Additionally getting fans into the circuits on a Sunday morning for qualifying could be a problem as transportation can be a problem early Sunday morning in many places, Especially where public transport runs a reduced timetable. The old Sunday warm-up, The Sunday qualifying they tried in 2005 & the early morning support races now all run with reduced crowds as fans are still trying to get in.

        I also remember back in 2005 hardly any broadcasters carried the Sunday qualifying because they had other program blocks to run that drew a higher audience. And on the occasions since where qualifying has had to be delayed to Sunday a lot of broadcasters again opted not to carry it for the same reason & those that did saw significantly reduced viewing figures compared to Saturday afternoon quali.

        And then there is the support races. If Saturday is full of F1 practice & Sunday is F1 qualifying in the morning & race in the afternoon when do you get the support event practice/qualifying/races in?

      2. @btcamp

        ow many people actually buy tickets for Friday practice? The stands are always empty.

        Just on that point.

        As I have said in a comment above on Friday people tend to use the opportunity to walk around the circuit, Watched the cars from different places & look at some of the other things going on such as buying merchandise from the stall’s or looking at any fan activities going on in the in-field.
        For Saturday/Sunday & Qualifying/Races you need to pay more attention to what’s going on in terms of lap times, race order, pit strategy etc.. So will want to stay in your seats & watch the big screens, listen to the PA or using timing app’s on phones & stuff.

        Friday has always been a more relaxed atmosphere where you walk around & just watch the cars from different places & just sort of enjoy the experience & take it all in. I will always say that those going to a race weekend for the first time should goto Friday practice rather than aiming straight for the race because the Friday is & always has been the thing that provides you a better, more enjoyable overall experience. Not that been at Qualifying/Races isn’t also fun as clearly it is but it’s not quite as enjoyable an overall experience.

      3. antony obrien
        31st March 2020, 12:02

        Me, I want more days. I get there on a Wednesday as it is, to max the fun/beer time as well as being able to be more relaxed about attending the sessions. I don’t want it all in on e day, if anything i’d like a whole week, kind of festival style, which I believe was the direction of travel before covid 19 and hopefully will again.

        I do get annoyed when TV viewers start positing at what track fans want. And I can assure you places like Spa & Silverstone are very much busy on the Friday.

      4. @btcamp In many countries, fans don’t buy tickets for Saturday either. But in some places, they are all-or-nothing except where they can’t arrive earlier than a particular day. Friday is usually the only day when you can get a different perspective from your assigned grandstand (general admission has less of a problem with this but they don’t sit in the grandstands on any day in F1). The picture is different in different places.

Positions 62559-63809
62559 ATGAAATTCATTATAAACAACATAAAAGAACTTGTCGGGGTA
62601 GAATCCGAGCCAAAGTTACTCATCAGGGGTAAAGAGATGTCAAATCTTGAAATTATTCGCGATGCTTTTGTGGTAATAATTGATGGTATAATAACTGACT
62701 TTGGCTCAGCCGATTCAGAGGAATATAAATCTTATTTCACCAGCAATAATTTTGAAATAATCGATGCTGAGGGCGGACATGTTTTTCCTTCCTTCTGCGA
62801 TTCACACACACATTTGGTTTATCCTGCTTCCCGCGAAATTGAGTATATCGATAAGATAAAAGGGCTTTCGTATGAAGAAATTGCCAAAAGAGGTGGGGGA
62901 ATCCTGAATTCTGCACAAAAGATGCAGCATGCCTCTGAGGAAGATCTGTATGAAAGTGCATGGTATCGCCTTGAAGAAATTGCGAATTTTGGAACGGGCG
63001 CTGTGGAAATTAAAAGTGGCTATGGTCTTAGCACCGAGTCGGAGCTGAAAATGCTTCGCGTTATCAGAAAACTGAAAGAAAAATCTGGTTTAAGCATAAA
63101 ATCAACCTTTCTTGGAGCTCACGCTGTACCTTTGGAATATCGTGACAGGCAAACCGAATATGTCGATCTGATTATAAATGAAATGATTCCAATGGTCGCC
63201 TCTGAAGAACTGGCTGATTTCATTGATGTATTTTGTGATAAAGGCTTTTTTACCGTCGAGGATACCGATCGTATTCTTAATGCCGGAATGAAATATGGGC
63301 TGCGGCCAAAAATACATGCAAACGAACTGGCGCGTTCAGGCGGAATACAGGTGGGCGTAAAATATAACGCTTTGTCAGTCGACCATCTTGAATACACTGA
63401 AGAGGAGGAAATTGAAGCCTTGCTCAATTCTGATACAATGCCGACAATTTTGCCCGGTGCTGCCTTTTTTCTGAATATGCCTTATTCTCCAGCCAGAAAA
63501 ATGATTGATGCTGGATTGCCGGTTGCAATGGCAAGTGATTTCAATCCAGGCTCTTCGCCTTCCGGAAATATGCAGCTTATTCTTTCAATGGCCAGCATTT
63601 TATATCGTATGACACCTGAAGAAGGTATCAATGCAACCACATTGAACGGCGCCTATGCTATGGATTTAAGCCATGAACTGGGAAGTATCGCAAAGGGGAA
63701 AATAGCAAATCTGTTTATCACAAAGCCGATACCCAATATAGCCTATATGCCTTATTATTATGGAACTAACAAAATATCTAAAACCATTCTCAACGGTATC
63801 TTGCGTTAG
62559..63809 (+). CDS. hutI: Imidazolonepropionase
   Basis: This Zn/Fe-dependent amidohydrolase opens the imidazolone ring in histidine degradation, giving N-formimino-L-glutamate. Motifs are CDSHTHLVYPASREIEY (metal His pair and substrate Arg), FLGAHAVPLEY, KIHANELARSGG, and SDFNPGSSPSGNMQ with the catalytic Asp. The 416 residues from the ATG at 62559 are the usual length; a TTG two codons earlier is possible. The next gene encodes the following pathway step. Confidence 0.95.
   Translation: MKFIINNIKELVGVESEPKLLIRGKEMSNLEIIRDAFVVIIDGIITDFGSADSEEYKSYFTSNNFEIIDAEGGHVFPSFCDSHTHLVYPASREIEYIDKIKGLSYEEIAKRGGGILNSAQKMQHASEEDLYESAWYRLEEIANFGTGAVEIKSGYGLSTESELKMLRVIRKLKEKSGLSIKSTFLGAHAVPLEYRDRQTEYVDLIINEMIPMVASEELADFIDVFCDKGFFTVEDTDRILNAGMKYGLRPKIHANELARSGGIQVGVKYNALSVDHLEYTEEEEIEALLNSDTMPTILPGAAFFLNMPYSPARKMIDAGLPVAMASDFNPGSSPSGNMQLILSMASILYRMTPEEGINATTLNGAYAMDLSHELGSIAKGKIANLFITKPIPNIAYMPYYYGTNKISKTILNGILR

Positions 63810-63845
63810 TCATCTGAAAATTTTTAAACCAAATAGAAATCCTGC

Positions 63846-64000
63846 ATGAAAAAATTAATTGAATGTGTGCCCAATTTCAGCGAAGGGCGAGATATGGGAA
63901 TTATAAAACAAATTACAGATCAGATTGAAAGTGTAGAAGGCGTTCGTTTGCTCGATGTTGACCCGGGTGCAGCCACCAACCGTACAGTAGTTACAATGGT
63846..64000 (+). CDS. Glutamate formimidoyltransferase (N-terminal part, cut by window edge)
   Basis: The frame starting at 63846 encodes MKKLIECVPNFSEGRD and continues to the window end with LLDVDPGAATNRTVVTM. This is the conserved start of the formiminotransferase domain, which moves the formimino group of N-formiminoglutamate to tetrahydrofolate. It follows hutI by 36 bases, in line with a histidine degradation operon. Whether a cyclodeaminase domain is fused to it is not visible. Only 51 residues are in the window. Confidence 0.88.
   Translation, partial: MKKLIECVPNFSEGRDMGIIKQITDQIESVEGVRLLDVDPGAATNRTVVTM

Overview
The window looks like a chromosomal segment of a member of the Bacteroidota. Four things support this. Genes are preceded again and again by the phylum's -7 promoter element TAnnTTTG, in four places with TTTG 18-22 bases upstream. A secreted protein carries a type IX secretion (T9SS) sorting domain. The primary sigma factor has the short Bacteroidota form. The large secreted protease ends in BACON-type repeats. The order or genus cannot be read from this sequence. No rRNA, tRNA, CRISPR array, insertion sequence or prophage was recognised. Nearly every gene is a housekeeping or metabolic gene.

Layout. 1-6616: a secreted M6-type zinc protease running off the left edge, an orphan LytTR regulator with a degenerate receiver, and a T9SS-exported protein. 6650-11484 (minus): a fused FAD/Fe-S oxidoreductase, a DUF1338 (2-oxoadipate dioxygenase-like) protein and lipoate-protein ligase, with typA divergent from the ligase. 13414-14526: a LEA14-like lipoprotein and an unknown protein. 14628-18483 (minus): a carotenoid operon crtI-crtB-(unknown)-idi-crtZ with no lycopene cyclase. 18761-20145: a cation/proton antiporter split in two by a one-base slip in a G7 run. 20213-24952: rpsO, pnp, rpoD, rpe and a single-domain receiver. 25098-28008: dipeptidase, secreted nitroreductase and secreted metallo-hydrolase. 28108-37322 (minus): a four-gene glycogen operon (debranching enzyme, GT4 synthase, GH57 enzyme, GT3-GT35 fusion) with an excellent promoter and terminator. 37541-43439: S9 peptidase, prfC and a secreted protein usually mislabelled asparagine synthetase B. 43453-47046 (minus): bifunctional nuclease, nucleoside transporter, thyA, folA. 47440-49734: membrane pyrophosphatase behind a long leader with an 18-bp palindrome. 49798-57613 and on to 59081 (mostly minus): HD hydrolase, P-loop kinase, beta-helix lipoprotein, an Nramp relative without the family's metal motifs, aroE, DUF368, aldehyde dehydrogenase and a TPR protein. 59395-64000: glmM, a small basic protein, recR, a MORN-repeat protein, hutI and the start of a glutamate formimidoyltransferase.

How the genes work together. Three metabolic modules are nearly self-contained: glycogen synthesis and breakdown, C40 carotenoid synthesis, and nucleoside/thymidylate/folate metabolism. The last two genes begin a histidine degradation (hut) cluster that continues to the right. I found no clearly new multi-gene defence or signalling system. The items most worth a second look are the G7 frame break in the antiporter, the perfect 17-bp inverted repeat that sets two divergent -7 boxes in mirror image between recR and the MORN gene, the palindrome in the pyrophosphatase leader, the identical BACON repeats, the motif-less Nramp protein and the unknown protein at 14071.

I’d also add that support programmes help alleviate Liberty’s costs, so it’s unlikely they will voluntarily switch to a schedule that has no space for support series in places where such is offered. Even Porsche Supercup helps them a bit (apparently it helps a lot of the audience too… …it’s amazing how thick the lunch and toilet queues get when that’s on, and sometimes the audience misses exciting stuff because of this).

    15. Looking at what Races could be held and the Season possibly going into January, I looked at the average Temperatures in each location to see which races could be even held.
      Let’s say, the season starts in September and goes until the end of January.
      The month I have a Race in doesn’t mean it will happen, it’s the latest it could happen temperature wise before it could get too cold.
      September: Montreal, Spa, Silverstone, Baku, Austria
      October: Monza, Paul Ricard, Hungary, Zandvoort
      November: Suzuka, Spain, Austin, Shanghai, Sochi
      December: (all remaining tracks can be raced during any of these months)
      January: Abu Dhabi, Sao Paulo, Bahrain, Singapore, Mexico, Vietnam

      Looking at it I Don’t see several Races happening.
      Plus, will the entire Paddock be able to make 4 races per month happen? I don’t think so. The most is three.
      Maybe make September and October the European Season and then have all Fly away races from there.

      Now how many of these could race without fans? For places like Baku, Singapore and Vietnam, Since there is so much work and cost required to set the track up, The cost would be too high to race without fans.
      But with Singapore and Vietnam being in warm climates, They can be held in January if needed and by then can admit Fans again.

      Friday should be scrapped to allow teams an extra day for travel. But the remaining format and race distance needs to stay.
      Prices for Tickets should be locked in for this and next season (F1 should be able to negotiate a deal to make that happen by lowering the Fee for this and next season). Otherwise promoters will raise prices to a point where nobody can afford them.